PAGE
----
Camper van Beethoven
New Roman Times
2004
B+



so along with recent releases by the Streets and Green Day, Camper van Beethoven's New Roman Times makes it look like 2004 is the Year of the Concept Album. No wait, the Year of the Rock Opera. Although the Streets aren't rock. Hold on. Um, okay, how 'bout this:

Following on the heels of the beloved Mission of Burma and the Pixies, 80s college radio oddballs Camper van Beethoven have returned, making 2004 the Year Indie Bands Made Reunions Respectable. Made Reunions Credible. Post-Punk Bands. A bit wordy either way. Actually, forget all that.

As one of the more immediately recognizable voices on college radio in the late 1980s, Camper van Beethoven were never easy to pigeonhole. They were occasionally spoken of alongside the folk-rock janglers of the REM crowd, or grouped in with novelty ironists like Mojo Nixon, but the truth is Camper never really fit any of those molds. Now, a decade and a half after the release of their swan-song-cum-masterpiece Key Lime Pie, the original members have reunited and, having first taken the time to clear out the vaults (an outtakes comp, a two-CD cover of Fleetwood Mac's Tusk), recorded a new full-length LP. Rejoice, nerds.

The band members remained musically active with various projects in the intervening years. As such, the sound is significantly evolved in places (and not at all in others). But the one constant that carries over wholly unchanged from CVBv1 is that the band still doesn't quite fit in with anyone else; the best terms on which to judge them remain their own.

New Roman Times is, as mentioned previously, a concept album. While a few of the songs seem to have been written before the plot was agreed upon (notably "The Long Plastic Hallway", with lyrics about the band's early days), for the most part the narrative coheres quite successfully. The story is of a young man from the Republic of Texas who enlists in an elite military unit following a "catastrophic attack" (by terrorists?). Like Ron Kovik and John Kerry before him, he is injured and becomes disillusioned with the war's cause. Upon returning, he travels to "occupied California" and takes a job with a private security firm while hanging out with "drug dealers and arms traffickers". Also, I think his brother is the lone bomber in the cabin, but I'm not sure. And at one point avant-garde composer Steve Reich has a pop hit. Really, it does kind of make sense. Most of it.

Musically, through the first few tracks it doesn't seem as though the band has reformed at all, but rather agreed to put together an album of cuts by the members' post-breakup projects: the Monks of Doom take the even tracks ("Sons of the New Golden West," "White Fluffy Clouds"), Cracker the odds ("51-7," "That Gum You Like is Back in Style"). But when "Might Makes Right" comes staggering in with its ska guitars and faux-Arabian violins, it is immediately clear that the Camper we know and love have truly returned. Did you ever imagine that combination would sound familiar and comforting? The rest of the album wanders through a virtual catalogue of the various stylistic hybrids of Camper's heyday, and manages to dream up a few new ones as well. The mood is dreamy, hazy, psychedelic. Sometimes confusing, but the band never sounds lost.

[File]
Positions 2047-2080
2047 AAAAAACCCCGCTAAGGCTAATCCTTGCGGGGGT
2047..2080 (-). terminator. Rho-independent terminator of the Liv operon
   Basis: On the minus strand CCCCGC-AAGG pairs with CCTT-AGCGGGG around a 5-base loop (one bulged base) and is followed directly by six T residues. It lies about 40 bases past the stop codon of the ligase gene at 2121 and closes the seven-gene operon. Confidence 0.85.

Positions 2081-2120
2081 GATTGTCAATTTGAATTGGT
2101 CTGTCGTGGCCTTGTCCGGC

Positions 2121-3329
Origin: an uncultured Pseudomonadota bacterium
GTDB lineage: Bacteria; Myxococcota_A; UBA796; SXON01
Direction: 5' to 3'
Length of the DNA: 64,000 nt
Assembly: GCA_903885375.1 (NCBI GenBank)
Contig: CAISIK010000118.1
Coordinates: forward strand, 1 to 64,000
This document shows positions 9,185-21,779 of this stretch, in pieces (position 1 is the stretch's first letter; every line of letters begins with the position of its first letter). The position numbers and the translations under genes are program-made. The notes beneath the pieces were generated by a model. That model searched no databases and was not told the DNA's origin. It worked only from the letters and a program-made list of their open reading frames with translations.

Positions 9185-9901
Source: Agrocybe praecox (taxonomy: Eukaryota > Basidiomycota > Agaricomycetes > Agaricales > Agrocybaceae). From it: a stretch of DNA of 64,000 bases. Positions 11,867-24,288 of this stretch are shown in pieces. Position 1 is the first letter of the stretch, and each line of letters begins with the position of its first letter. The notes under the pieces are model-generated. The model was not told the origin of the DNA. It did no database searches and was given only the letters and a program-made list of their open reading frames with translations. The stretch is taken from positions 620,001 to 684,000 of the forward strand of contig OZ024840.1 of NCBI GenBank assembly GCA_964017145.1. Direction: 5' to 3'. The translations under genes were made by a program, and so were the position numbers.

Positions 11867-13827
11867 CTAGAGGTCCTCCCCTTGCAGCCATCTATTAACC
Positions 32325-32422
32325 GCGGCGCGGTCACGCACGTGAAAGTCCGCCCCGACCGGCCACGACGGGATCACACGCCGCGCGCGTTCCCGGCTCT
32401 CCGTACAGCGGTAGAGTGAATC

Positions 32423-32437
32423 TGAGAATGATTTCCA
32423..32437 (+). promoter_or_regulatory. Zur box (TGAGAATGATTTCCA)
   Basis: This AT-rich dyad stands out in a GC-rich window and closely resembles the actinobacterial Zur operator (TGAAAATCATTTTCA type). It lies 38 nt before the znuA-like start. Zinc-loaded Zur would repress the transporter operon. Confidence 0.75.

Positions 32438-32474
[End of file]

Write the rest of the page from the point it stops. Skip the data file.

Thematically, the band could be said to have picked up right about where they left off. That is, the album could be read as a logical follow-up to Key Lime Pie. The goofy humor of their early work had been gradually phased out on their Virgin albums, and here the scarce remaining jokes are never the primary focus of the songs. Key Lime Pie contained frontman David Lowery's most topical lyrics yet, and on New Roman Times the parallels between the album's story and the real world are both plain and abundant. Camper's new work is not only as strong as ever, but also more relevant than ever before.

Of course, the band's return can hardly be termed triumphant, as such bombast has never been what Camper was about. But it can be said that Camper have modestly reclaimed their place as one of indie/alternative/college rock's great outsiders, observing and offering incisive commentary upon all they witness around them. Welcome home, boys. Cheers to the new record, and here's to many more.



Reviewed by: Bjorn Randolph
Reviewed on: 2004-10-22
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